08 Oct Canna federal registration beat a prior common law trademark right?
Common law trademark rights are generally acquired by the earliest user of a mark with particular goods or services. Use, not registration, is a prerequisite. The federal trademark rights that come with registration of a mark through the US Patent and Trademark Office are more powerful. But federal rights are conditioned not only on priority but on quality of use.
“Priority ordinarily comes with earlier use of a mark in commerce.” Grupo Gigante SA De CV v. Dallo & Co., Inc., 391 F.3d 1088, 1093 (9th Cir. 2004). Specifically, the kind of commerce that Congress has authority to regulate: interstate commerce. And even further, interstate commerce that is not illegal under federal law.
In Kiva Health Brands LLC v. Kiva Brands, Inc., No. 19-cv-03459-CRB (N.D. Cal., Sept. 6, 2019), the Northern District of California considered whether a trademark owner could claim first use based on prior sales of such a branded product: cannabis-infused chocolate and other “edibles.” Illegal under federal law but allowed to be manufactured under state and local licenses in California. Relying on that California legality, defendant Kiva Brands (“KBI”) opposed a motion to dismiss counterclaims in a trademark infringement action brought by Kiva Health Brands (“KHB”). KHB sued KBI for infringement of its federally-registered KIVA mark.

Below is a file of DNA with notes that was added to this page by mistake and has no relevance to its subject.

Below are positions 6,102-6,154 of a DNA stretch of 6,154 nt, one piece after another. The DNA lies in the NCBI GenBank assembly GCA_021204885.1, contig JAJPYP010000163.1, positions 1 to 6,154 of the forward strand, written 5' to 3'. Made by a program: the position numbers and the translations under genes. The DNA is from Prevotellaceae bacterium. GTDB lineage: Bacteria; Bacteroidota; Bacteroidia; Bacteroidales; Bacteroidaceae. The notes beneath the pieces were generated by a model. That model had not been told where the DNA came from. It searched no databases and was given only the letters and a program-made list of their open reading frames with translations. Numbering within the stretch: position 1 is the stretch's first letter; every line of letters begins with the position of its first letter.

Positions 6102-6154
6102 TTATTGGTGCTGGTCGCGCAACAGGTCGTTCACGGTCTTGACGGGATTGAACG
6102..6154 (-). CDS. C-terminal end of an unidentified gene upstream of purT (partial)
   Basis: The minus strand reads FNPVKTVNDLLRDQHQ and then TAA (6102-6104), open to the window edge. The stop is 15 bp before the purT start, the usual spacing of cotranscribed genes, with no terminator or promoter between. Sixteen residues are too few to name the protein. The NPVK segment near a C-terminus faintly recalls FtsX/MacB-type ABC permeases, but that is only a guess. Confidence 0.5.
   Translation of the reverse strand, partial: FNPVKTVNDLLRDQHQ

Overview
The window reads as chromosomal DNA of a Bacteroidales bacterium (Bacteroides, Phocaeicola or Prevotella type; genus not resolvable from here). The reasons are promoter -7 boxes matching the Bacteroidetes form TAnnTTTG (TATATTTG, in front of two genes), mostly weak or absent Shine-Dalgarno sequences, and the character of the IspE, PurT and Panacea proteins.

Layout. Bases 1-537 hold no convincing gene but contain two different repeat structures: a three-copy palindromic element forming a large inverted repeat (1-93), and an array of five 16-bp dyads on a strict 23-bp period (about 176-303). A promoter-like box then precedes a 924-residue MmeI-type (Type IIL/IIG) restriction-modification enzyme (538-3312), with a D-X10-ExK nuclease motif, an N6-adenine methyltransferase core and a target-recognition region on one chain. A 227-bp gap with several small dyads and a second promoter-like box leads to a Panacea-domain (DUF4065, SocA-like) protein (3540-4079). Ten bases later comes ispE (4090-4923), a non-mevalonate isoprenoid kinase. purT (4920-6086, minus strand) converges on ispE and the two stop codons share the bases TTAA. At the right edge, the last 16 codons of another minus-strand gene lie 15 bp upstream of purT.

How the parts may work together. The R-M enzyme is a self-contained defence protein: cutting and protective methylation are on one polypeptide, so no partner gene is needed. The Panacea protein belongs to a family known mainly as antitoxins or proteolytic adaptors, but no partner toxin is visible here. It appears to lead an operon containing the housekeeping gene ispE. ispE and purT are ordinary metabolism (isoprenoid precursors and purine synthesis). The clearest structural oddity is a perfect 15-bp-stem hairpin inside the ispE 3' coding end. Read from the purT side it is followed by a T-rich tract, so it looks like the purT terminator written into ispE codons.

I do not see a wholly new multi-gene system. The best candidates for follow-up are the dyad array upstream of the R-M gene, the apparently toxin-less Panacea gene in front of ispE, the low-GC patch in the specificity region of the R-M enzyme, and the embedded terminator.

Conceding that marijuana is illegal under federal law, KBI nevertheless argued that illegality was irrelevant. After all, the company was not seeking federal registration of the KIVA mark. Rather, it argued that use of the mark on the state level before KHB gained it California common law rights. “Common law” trademark rights are developed through actual use of a mark, such as with a product sold under a brand name. They are limited to the geographic area in which the mark is used. In KBI’s case, it asserted that because it had a legal right to use the KIVA mark in California, such use could not infringe KHB’s federal trademark.
Normally, such prior use in California would have been sufficient to challenge the federal trademark. But the District Court reasoned that asserting prior use rights based on common law as a defense to a federal claim required that the use be lawful under federal as well as California law. “KBI’s prior use was illegal under federal law” because all of its products contain cannabis, a Schedule I controlled substance. The court therefore concluded that since KBI did not make lawful prior use of KIVA, it had no basis for claiming the mark. KHB’s federal registration established national ownership.
The court went on to find that despite KBI’s failure to prove prior use, the likelihood of confusion between the two marks was insufficient to enjoin KBI’s further use of KIVA. We will be following this interesting case as it proceeds.